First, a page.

Monday, July 21, 2008

Law, Power, and Ethics

This past week in a conference on "the Human Being", the introductory talk pointed out the crisis in our postmodern world of finding a universal understanding of how law, power and ethics interface. The question is not merely an academic one, but one profoundly, practical in our dangerous and fragmented world.

I understand some are forging the discussion around "tradition", as tradition is the arena of culture. Is the Eastern and Western split ever to be resolved? And can it be resolved by reference to tradition, where it is just a matter of a "way of life", language, text and understanding? If so, then, it presupposes that tradition's "social structures" are the necessary task to address.

While most would agree that this aspect of universiality is important, is it the "most important" or is it "a priori "to the reason of the individual, like we would find in a democracy? Equal justice under the law is what our democracy is about. Isn't our democracy what human rights is about? And wouldn't human rights affirm the individual and the individual's desire for freedom and justice within their own personal value system, as long as the value system was "lawful"? Is affirming personal values too expensive for the "sake of the common good" and traditional values? I don't believe this has been the case in many of the issues facing "mankind". Americans have seen and experienced the "crisis" of slavery, and women's rights. All of these "changes" have been "progressive" in "traditional terms". So, is there no "progress", but only a circularity of the rise and fall of empires and cultures based on undermining tradition's values and tradition's "god"?

Tradition's values are important to understand, as far as a culture's values, but, is affirming "freedom and justice" for the individual or group too costly for a culture? Does it innately undermine culture's very foundations? If so, on what foundation can we argue that culture is based? Is culture based on "god" or reason? If on "god", whose god? The transcendence of God presupposes agnosticism, which is an untenuable way of struturing or forming government. If culture is based on reason, then it is inevitably going to be conflictual in nature, for different cultures have different values. And these values are represented by the laws that define that culture. Is it "God" or "man" that should be the ultimate and define the laws of a particular culture?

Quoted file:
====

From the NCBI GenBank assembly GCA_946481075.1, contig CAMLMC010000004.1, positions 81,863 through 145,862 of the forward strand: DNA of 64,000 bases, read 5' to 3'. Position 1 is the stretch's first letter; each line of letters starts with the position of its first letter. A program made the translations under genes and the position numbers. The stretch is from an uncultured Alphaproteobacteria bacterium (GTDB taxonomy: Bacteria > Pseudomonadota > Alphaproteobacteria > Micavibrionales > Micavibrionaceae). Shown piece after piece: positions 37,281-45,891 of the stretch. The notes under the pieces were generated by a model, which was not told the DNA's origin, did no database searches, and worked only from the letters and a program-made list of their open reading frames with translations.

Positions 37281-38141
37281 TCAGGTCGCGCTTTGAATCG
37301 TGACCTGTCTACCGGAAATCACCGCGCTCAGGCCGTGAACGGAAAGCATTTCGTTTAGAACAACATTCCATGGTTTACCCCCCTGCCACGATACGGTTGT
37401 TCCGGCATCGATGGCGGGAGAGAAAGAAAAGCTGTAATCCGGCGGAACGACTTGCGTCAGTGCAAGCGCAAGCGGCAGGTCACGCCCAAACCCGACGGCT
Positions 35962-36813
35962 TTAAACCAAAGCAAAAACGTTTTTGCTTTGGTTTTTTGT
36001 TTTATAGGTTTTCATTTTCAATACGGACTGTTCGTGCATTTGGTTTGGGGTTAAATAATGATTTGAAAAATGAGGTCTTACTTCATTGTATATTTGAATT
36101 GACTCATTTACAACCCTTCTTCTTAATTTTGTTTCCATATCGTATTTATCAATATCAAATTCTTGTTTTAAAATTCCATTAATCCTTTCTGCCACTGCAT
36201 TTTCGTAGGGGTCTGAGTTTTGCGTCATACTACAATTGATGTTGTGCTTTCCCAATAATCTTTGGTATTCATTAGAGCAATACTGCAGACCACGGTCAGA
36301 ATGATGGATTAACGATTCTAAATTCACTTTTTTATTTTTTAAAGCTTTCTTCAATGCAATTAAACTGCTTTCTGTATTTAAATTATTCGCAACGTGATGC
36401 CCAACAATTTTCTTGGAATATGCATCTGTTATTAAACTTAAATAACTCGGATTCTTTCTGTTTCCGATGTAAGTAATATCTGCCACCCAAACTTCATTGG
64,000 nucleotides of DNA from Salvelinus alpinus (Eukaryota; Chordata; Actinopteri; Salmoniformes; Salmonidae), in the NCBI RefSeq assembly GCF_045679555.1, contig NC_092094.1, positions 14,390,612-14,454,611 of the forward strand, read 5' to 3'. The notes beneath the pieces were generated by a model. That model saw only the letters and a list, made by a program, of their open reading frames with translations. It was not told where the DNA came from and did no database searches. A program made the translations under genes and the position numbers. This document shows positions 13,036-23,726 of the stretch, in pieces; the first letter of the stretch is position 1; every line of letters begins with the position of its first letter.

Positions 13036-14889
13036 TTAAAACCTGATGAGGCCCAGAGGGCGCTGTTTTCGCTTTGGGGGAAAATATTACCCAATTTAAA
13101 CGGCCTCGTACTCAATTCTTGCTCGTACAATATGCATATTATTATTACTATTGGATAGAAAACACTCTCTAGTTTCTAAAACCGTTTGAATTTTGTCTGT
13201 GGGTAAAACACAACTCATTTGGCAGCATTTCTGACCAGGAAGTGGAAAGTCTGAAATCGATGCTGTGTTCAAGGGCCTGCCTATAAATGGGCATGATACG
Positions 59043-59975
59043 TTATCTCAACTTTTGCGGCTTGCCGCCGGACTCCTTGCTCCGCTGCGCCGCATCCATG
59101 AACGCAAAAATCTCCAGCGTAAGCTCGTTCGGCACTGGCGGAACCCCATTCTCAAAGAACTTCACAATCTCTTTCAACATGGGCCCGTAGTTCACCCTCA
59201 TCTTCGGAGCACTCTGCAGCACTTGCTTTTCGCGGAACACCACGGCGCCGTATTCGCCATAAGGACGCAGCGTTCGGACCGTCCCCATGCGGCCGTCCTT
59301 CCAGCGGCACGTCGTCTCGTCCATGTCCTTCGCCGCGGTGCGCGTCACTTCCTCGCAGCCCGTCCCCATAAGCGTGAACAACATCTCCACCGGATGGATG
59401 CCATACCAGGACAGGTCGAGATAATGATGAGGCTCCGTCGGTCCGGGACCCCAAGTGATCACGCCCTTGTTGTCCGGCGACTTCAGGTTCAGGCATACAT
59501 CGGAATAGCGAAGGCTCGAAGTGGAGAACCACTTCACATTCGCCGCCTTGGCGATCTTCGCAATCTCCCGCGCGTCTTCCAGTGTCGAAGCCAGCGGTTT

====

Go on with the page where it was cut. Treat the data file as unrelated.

The question will be answered differently depending on how one approaches the problem and what presuppositions one has and how one resolves the dilemmas. If one approaches the problem with "Law", there will never be "unity", for one will have to define what basis the law is known or understood and then how the law will be implemented, which is the domain of nation states, values, and ethics. And Law and Power can never be the resolution of the problem in ethics for it demeans the very process, in circumventing justice (this is why our "balance of power" was a brillant idea).

While ethics cannot be resolved through absolutized power or law, neither will we find a universalized ethic when it comes to values, because there will always be "conflict and disagreement" about the goals and purposes of value. Is human life more valuable than "god"? Is it justified to "take a life" in the name of "god" and if so, on what basis? Is human dignity a universal value?

These questions are not about academic question of law, power and ethics, but is the very substance of "world politics", nation states, cultural identity, and human rights of the individual. and groups....And our very democracy! How we understand and address them will determine the future of our globalized world.

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